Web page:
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A Citizen's Chemical Environmental Resource Team.  


“Creating safe and livable communities through informed citizens.”


Updated: February 3rd, 2005

Articles and information on this webpage may be used free of charge if you credit the author, webpage and ACCERT!

(Formerly the ACCEH, Alberton Community Coalition for Environmental Health)

Who we are, On April 11th, 1996, a Montana Rail Link train derailed near the small town of Alberton, Montana, releasing 133 tons of mixed chemicals into the environment. In the aftermath of the derailment a small group of evacuees and victims formed a chemical injury advocacy group dedicated to improving the quality of life for victims of that train derailment which created the largest mixed chemical spill in railroad history. 

Over the years our small non-profit has learned many lessons and with new knowledge has come a deeper understanding of the challenges facing victims of chemical disasters, which has led us to form, ACCERT!

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The Documentary Film, A Toxic Train Ran Through It:                   

In 1996, Lisa Mosca was a graduate student enrolled in the Environmental Studies Program at the University of Montana. For two long years, Lisa recorded through video the events following the Montana Rail Link, April 11th, 1996, train derailment and chemical spill: The largest chemical spill in railroad history.

In August, 1998, the film premiered in Missoula, MT, at the Boone and Crocket Club, as a fund-raiser for the Alberton Community Coalition for Environmental Health.

A Toxic Train Ran Through It, became Lisa's master thesis. Lisa Mosca, has since moved out of the area, but left her documentary film as a legacy to the people of Montana whom she had dedicated so much of her time, energy, and passion to while filming her thesis.

During the fall of 2002, three of Lisa's friends; Ron Scholl, Lucinda Hodges, and Jesse Hodges decided to update, A Toxic Train Ran Through It. With the use of Missoula Community Access Televisions equipment Lisa's VHS film footage was edited with brand new digital software. New scenes were added, the sound was enhanced, and a sharper and shorter version of, A Toxic Train Ran Through It, emerged.

It is our pleasure to offer this documentary film to the public on behalf of Lisa Mosca and the people and places of Montana that she loved.

You may purchase the 30 minute documentary on DVD or VHS for $15.00, plus shipping and handling, contact Missoula Community Access Television, MCAT, at

Thanks To MCAT for technical training and access to cameras and equipment.

January 25th, 2005

A Message to the evacuee’s and victims of the recent toxic train derailment in Graniteville, South Carolina. .

Be aware many communities have suffered some of the same experiences that you are living through now. You will find that your best resource will be people who have lived and learned their way through a chemical disaster. The April 11th, 1996, train derailment in western Montana released 133 tons of toxic chemicals into the air, water, and soil that fateful day. This is what we learned:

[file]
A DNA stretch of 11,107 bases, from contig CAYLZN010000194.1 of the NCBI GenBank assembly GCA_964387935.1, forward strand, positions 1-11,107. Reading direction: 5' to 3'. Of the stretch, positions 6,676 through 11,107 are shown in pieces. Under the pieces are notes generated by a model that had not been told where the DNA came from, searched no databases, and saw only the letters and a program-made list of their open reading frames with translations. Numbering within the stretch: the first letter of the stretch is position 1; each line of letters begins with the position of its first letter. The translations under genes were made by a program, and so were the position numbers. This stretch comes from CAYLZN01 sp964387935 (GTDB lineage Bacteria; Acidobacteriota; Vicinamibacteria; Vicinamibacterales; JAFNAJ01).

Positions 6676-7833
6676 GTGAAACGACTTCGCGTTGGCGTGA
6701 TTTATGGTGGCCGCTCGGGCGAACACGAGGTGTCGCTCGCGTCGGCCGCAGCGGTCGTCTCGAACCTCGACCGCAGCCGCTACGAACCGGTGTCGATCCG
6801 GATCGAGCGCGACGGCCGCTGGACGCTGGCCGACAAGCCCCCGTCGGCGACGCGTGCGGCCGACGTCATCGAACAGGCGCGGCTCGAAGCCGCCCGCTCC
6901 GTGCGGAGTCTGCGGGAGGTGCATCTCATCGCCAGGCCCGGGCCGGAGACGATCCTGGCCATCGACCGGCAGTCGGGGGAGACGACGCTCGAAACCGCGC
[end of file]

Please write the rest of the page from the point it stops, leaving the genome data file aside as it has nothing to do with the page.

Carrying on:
1. Consult a physician immediately. Very few doctors have the expertise to accurately diagnose a chemical exposure, so request a written referral to consult an experienced environmental medicine physician.

2. Documentation is required. Formally request that all public documents pertaining to the derailment and chemicals spilled be immediately archived in the community for easy citizen access.

3. You have the right to know. (Established in 1986, by EPCRA, Community Right-To-Know law.) Be sure to request all photographs, videos, news coverage, and maps.

4. Information is power. Do your homework. Experts will always disagree, but citizens must make choices in the best interests of their families. Learn everything you can about the chemicals you and your family were exposed to.

5. Put everything in writing and maintain your credibility. Follow up all conversations with experts and officials with a letter and ask them to respond to you in writing. Use facts, and don’t make comments you can’t back-up with documentation.

6. Don’t let anyone pressure you into signing anything. Take your time. Learn what your states statutes of limitations are for filing a claim, and use that time to make an informed decision.

7. Be persistent! You are protecting your family’s health, property, and quality of life. You have to know what to expect in the future. Ask, ask, and ask again!

8. Stay together as a community. You may not always agree with your neighbor but you still need to give support and encouragement. What would happen to our great country if we didn’t stay together?  

"Most toxic victims suffer from citizen's bind. In seeking publicity, they enhance their community's stigma. In actively seeking answers, they enhance their level of stress. In depending on government for assistance, they are likely to be disappointed. And facing a mitagory gap, wherein an extended period of time elapses between the definition of the exposure and the execution of the steps to correct it, victims may find themselves trapped in a situation where they are damned no matter what they do." 

Source, Contaminated Communities, by Michael R. Edelstein